The baptism with the Holy Spirit promised by the Lord took place on the day of Pentecost. By this one Spirit are we all baptized into the one body, which is the Church (1Corinthians 12:13). We are not born again by the baptism of the Spirit, but those who are born again become by it the members of that one body. Every believer who has believed in the Lord Jesus Christ hath the Holy Spirit. He the blessed Paraclete, is abiding in him. It is wrong for a believer to plead or pray for the Holy Spirit to come unto him, and equally unscriptural is it to pray for a baptism with fire, for there is no such baptism now, and no believer could pray for the flaming fire to fall upon him, for he is delivered from that wrath.
The Lord comes again, and then it will be with a baptism of fire. The wheat will be gathered into the garner, and then the chaff upon the threshing floor swept together, corresponding with the tares in the parables put together in bundles, will be given over to the fire unquenchable.
John unquestionably waited anxiously for the appearing of Him whose advent he had announced. God, who had sent him to baptize with water, had told him that upon whom thou shalt see the Spirit descending and abiding on him, he it is who baptizes with the Spirit (John 1:32-34). At last the moment came. What a moment it was! It terminated the ministry of the forerunner. It was the beginning of the public ministry of the King Himself. He now steps to the front to go that path of obedience marked out for Him, to be presented as King to the nation, to be rejected, and to do that work which no Prophet, no John, no Angel or Archangel could do, but He alone.
“Then comes Jesus from Galilee to the Jordan to John, to be baptized of him.” The Lord, He who baptizes with the Holy Spirit and with fire, He who is greater than John, to whom the Baptist bowed in humility and worship, He who is the creator of all things, comes to the preacher of repentance and presents Himself to be baptized. What a scene! John stood amazed. “He forbade Him, saying, I have need to be baptized of Thee, and comest Thou to me?” In other words, I am the sinner, I need repentance, I deserve to go into that river of death, but Thou art holy -- no evil in Thee, nothing worthy of death.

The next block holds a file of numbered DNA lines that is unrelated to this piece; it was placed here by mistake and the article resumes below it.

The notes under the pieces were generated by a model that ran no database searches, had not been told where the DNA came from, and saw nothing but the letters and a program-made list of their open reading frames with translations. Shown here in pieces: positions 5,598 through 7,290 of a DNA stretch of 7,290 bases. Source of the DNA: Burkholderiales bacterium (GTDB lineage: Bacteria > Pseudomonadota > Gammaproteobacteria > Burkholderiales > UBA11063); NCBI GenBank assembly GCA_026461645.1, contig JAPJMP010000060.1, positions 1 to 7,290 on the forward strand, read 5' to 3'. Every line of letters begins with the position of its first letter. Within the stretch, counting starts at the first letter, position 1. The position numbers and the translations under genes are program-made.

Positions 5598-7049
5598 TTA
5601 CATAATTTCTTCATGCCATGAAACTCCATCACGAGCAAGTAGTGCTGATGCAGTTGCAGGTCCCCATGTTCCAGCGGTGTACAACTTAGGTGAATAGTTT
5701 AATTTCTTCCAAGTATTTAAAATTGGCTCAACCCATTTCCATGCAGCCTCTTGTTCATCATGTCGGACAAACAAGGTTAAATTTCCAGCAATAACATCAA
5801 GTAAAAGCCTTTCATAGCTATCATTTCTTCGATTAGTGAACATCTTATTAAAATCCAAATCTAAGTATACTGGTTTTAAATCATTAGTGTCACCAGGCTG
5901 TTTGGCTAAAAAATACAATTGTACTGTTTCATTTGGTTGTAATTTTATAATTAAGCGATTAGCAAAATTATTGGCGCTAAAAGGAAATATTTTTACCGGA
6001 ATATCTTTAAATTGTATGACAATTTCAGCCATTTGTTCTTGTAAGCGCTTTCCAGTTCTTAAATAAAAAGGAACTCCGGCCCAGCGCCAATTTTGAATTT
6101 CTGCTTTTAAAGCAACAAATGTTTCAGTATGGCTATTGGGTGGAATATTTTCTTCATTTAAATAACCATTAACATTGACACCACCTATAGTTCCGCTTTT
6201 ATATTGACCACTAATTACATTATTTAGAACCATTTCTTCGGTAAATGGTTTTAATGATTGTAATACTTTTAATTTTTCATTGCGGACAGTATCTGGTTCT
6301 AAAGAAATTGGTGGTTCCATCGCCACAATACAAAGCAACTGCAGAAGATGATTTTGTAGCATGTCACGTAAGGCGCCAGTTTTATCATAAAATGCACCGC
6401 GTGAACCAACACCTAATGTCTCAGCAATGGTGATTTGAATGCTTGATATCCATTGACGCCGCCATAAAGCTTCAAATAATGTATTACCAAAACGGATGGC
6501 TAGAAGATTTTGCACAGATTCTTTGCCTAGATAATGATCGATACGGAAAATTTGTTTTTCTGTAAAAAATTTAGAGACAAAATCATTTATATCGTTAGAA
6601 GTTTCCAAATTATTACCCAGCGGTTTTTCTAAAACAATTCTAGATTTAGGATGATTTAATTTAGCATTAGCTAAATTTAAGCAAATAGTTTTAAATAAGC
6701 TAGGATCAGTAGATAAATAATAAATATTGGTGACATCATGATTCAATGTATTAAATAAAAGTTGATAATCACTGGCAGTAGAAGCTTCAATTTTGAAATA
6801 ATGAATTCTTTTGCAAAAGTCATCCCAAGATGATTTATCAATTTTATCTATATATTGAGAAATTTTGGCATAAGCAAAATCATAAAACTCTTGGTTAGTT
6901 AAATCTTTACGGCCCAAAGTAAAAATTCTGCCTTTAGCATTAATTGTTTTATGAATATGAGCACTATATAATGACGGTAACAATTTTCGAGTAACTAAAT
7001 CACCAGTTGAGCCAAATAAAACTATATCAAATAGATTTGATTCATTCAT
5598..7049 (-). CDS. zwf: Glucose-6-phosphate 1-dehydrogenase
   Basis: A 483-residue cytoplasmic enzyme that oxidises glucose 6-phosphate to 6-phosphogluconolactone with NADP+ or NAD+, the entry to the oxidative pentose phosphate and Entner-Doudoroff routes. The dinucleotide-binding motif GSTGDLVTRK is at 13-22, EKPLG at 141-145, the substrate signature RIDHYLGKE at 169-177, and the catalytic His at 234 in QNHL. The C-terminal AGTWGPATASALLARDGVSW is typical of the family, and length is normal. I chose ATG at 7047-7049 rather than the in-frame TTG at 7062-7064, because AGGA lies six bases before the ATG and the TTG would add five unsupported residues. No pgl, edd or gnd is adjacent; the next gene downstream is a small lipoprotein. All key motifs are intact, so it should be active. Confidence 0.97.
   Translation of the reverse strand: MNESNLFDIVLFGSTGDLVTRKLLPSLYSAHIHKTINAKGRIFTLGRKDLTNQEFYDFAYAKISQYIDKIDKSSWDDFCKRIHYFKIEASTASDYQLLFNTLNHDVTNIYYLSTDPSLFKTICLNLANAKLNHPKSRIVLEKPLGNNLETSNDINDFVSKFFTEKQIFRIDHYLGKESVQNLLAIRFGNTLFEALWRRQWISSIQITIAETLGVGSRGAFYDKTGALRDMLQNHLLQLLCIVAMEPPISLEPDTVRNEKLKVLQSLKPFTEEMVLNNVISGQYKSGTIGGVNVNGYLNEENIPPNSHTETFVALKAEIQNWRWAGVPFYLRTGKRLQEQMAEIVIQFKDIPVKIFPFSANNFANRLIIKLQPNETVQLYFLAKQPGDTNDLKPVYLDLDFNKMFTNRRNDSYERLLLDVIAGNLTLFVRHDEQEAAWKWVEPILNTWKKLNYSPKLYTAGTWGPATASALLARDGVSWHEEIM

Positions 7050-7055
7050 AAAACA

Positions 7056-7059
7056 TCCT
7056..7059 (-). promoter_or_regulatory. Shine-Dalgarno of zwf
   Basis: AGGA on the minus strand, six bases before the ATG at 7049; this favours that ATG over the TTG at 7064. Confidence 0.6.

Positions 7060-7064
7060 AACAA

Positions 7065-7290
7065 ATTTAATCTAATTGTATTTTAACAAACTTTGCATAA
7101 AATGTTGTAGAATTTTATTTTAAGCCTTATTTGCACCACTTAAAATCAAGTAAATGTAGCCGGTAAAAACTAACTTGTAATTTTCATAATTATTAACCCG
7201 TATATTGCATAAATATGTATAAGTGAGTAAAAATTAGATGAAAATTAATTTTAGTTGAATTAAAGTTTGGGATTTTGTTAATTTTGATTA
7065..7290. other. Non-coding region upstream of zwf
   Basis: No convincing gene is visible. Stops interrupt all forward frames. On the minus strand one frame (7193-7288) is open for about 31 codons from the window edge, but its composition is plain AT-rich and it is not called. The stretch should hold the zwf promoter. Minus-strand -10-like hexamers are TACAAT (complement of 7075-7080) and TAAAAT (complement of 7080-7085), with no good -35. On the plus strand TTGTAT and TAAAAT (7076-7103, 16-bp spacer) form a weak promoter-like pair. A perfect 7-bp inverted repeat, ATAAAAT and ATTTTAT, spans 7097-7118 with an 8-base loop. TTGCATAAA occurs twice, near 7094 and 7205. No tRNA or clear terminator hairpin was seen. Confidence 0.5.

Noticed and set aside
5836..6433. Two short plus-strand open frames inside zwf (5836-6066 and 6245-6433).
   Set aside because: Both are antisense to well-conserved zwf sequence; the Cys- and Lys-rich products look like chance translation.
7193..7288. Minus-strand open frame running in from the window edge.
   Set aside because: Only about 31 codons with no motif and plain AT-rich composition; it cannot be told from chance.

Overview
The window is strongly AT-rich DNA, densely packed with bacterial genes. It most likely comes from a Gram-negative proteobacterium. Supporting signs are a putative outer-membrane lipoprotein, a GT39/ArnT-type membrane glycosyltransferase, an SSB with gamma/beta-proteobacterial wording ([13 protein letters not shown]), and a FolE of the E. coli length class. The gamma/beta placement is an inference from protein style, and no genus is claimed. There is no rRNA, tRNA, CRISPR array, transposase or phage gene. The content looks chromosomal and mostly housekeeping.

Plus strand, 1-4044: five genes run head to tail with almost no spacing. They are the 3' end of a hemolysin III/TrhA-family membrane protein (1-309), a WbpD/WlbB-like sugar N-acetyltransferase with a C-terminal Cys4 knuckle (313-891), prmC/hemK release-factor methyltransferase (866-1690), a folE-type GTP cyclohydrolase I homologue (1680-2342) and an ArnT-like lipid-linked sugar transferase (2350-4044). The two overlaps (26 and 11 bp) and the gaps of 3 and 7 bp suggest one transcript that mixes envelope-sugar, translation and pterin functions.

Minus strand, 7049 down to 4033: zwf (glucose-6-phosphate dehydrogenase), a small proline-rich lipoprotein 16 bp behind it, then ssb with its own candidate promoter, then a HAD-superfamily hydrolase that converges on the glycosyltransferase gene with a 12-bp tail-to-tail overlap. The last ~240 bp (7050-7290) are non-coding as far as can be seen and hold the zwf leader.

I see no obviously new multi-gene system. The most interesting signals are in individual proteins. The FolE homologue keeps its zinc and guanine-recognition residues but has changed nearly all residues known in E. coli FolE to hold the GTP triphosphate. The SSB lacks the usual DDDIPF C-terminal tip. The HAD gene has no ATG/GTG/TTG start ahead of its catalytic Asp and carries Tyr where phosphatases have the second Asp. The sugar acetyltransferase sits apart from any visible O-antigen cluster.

Thus in the very beginning of His public ministry we have the testimony of His holiness. He is the one who alone is holy, harmless, undefiled, separate from sinners; He knew no sin, who could not sin, neither was guile found in His mouth. When at last the prince of this world came he had nothing in Him. But why then should He, the holy one, this spotless, pure being, present Himself to the preacher of repentance? Why should He go into the river of death and take His place in death? Where there is no sin there need be no confession. Where there is no sin there can be no death. How could He, the King, that holy thing born of the virgin, God manifested in the flesh, ever confess sin when there was no sin? Yet He not only came to be baptized, but He was baptized. The question has had many answers. We said above that His baptism marks the beginning of His public ministry, He enters upon His work, and there can be only one meaning to His baptism, which is in fullest harmony with that work He came to do. Baptism means death and resurrection. He had no sin, but came to be the substitute for sinners, and so He takes in the very beginning their place, the sinner’s place in death. He knew His work before. It is not to be understood as if now He had learned for the first time who He is and what His work is. But publicly He declares in presence of men, angels, demons, and in the presence of God that He is here to fulfill all righteousness. “Suffer it now, for it thus becometh us to fulfill all righteousness” (verse 13). No confessing or repenting on His part, He was fulfilling all righteousness. As one has said, “He saw His sheep struggling in the dark waters of the river of judgment, the meaning of the Jordan , and He must go in for their rescue. He must become identified with them, taking their place in judgment that they might be made the righteousness of God in Him, bringing in “the righteousness of God by faith of Jesus Christ towards all and upon all those who believe” (Romans 3:22). He knew no sin, was made sin for us, and His baptism declares this. The details of His baptism are not given. Then he suffers Him. He placed Himself into the hands of John and went into the waters of Jordan . Later He said, I have a baptism to be baptized with, and how I am strengthened until it shall have been accomplished! The man of sorrows and acquainted with grief soon reached that place, when He went into the deep waters of suffering and death, when all the billows broke over His head. His baptism was but a type of this.